With the important role of the reader in mind, then. How should we approach his work? Any idea of meaning through the works of Cummings is, elusive, to say the least. One point of utmost importance, though, is that Cummings very rarely engages in answering questions through his poetry.
In his mature works, Cummings transcends conventional poetic forms for comparing, contrasting, and juxtaposing imagery by attempting to penetrate through likeness into equivalence. His imagery goes beyond symbol, and metaphor to create a poetic image that is direct and immediate. As such, his work is often credited as having a virtue of music – as something primarily sensory. We saw particularly strong examples of this in “l(a”, but also through the seemingly senseless lines of “if everything happens that can’t be done”. Cummings produces meaning insofar as his works evoke certain mental states.
Returning to the concept of process (over product) as mentioned earlier, Cummings consistently prioritises experience and being over any objective meaning through his works. This, more than anything, can be taken as a theme apparent throughout his works. “And birds sing sweeter / than books / tell how”.
To Cummings, words like I or you are never simple. Instead, they are instruments through which we can question identity. The definite isn’t the object; instead, the poem is meant as an experience that we can swim through.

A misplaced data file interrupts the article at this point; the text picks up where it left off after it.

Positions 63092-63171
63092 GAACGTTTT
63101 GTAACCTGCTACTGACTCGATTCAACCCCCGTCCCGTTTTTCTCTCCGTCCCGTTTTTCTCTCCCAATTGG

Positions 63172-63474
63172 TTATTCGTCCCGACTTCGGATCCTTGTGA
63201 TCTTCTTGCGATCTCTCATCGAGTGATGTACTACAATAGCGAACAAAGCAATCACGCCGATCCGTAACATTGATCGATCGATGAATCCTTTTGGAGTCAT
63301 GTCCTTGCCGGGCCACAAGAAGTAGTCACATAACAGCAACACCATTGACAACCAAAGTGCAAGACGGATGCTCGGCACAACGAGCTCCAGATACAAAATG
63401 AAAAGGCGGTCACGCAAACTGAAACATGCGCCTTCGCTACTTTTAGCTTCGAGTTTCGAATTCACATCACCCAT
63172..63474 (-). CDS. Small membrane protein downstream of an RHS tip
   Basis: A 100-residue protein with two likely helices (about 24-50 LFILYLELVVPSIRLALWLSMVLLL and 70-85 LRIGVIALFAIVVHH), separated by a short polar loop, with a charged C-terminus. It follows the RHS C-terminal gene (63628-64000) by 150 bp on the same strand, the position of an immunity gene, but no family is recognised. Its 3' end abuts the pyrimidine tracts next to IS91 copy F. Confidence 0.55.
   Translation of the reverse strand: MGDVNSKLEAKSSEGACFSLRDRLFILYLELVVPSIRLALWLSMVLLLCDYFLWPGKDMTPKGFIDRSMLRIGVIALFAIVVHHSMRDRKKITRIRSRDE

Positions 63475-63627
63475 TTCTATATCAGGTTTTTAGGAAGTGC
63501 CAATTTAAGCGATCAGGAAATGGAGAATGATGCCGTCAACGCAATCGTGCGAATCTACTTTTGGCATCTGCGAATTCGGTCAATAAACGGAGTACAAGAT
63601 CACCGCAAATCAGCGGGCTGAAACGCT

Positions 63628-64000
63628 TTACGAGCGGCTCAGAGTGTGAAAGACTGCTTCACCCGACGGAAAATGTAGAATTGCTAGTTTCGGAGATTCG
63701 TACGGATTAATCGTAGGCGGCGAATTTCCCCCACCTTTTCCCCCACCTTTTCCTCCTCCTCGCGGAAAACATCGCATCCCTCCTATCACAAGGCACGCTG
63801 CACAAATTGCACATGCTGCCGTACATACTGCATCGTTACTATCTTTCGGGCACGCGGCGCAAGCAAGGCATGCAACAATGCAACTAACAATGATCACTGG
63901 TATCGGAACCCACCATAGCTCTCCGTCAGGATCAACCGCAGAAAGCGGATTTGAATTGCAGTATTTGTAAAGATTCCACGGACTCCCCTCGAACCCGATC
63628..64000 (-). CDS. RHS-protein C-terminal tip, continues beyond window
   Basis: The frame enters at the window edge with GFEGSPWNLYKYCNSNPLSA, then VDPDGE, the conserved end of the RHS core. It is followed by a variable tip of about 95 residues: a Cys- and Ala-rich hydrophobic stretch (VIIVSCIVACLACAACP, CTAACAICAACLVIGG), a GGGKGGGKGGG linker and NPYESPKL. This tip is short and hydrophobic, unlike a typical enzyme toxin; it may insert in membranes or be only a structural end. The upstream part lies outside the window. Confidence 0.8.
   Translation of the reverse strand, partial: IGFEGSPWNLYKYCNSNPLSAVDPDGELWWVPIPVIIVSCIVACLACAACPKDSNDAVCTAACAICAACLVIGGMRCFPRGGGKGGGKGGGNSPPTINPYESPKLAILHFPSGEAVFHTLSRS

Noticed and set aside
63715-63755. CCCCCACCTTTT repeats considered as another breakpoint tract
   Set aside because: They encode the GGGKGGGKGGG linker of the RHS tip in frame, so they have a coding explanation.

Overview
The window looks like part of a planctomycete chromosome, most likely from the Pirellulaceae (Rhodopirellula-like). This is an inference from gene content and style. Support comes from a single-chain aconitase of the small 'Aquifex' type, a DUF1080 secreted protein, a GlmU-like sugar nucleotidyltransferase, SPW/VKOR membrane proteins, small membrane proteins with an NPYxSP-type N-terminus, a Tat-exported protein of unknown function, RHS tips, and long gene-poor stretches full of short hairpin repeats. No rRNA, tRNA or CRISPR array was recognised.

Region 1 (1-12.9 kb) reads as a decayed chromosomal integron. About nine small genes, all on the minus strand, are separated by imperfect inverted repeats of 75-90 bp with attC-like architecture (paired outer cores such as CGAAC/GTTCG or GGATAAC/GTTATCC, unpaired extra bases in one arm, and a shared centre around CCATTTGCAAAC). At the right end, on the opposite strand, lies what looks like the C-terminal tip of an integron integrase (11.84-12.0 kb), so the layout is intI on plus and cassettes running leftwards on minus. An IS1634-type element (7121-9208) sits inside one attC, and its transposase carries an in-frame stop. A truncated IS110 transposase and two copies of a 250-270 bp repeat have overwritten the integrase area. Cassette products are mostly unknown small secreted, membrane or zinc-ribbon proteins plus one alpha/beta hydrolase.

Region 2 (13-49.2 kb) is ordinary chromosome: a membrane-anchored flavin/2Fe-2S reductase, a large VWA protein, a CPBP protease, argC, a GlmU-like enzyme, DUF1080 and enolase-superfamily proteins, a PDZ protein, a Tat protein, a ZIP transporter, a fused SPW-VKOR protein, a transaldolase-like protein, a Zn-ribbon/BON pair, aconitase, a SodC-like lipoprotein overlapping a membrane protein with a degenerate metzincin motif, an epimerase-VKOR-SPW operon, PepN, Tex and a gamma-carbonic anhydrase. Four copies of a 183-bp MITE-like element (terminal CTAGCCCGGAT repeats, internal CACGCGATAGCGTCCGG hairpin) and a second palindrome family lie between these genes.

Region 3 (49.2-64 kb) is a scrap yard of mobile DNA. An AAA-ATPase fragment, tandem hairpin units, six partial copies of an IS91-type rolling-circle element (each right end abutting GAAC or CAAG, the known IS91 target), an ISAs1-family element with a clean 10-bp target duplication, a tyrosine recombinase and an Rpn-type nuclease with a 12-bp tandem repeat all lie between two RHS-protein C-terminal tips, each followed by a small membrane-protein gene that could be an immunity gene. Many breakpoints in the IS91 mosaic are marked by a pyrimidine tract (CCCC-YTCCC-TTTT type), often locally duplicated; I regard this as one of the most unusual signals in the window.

Better than anything I could write here, the qualities of poets like Cummings are outlined perfectly in John Ciardi’s infamous text “How Does a Poem Mean?”. In it, Ciardi discusses the long-fought battle between the language of classifications and the language of experience. Or in other words, the language of science, against that of subjectivity. He gives the example of how, on the one hand, a biologist would speak of a horse. And on the other hand, how – in-turn – a gambler, a sculptor, and a rider would.
Ever since the advent of experimental science, there has been a dismissal of the creative arts and philosophy for not being concrete enough – for being a bit wishy-washy. Ciardi explains that while the biologist might know best about the immutable facts of the horse (or “quadruped”). Nonetheless, the gambler, sculptor, and rider each possess unique knowledge on the subject, and which can be founded only in practical experience. In other words, our intuitions.
But still, perhaps nobody has ever put it better than Keat’s did, on explaining the magic of Shakespeare through the quality of Negative Capability.
“I had not a dispute but a disquisition with Dilke, upon various subjects; several things dove-tailed in my mind, and at once it struck me what quality went to form a Man of Achievement, especially in Literature, and which Shakespeare possessed so enormously—I mean Negative Capability, that is, when a man is capable of being in uncertainties, mysteries, doubts, without any irritable reaching after fact and reason—Coleridge, for instance, would let go by a fine isolated verisimilitude caught from the Penetralium of mystery, from being incapable of remaining content with half-knowledge. This pursued through volumes would perhaps take us no further than this, that with a great poet the sense of Beauty overcomes every other consideration, or rather obliterates all consideration”.
-John Keats, 1817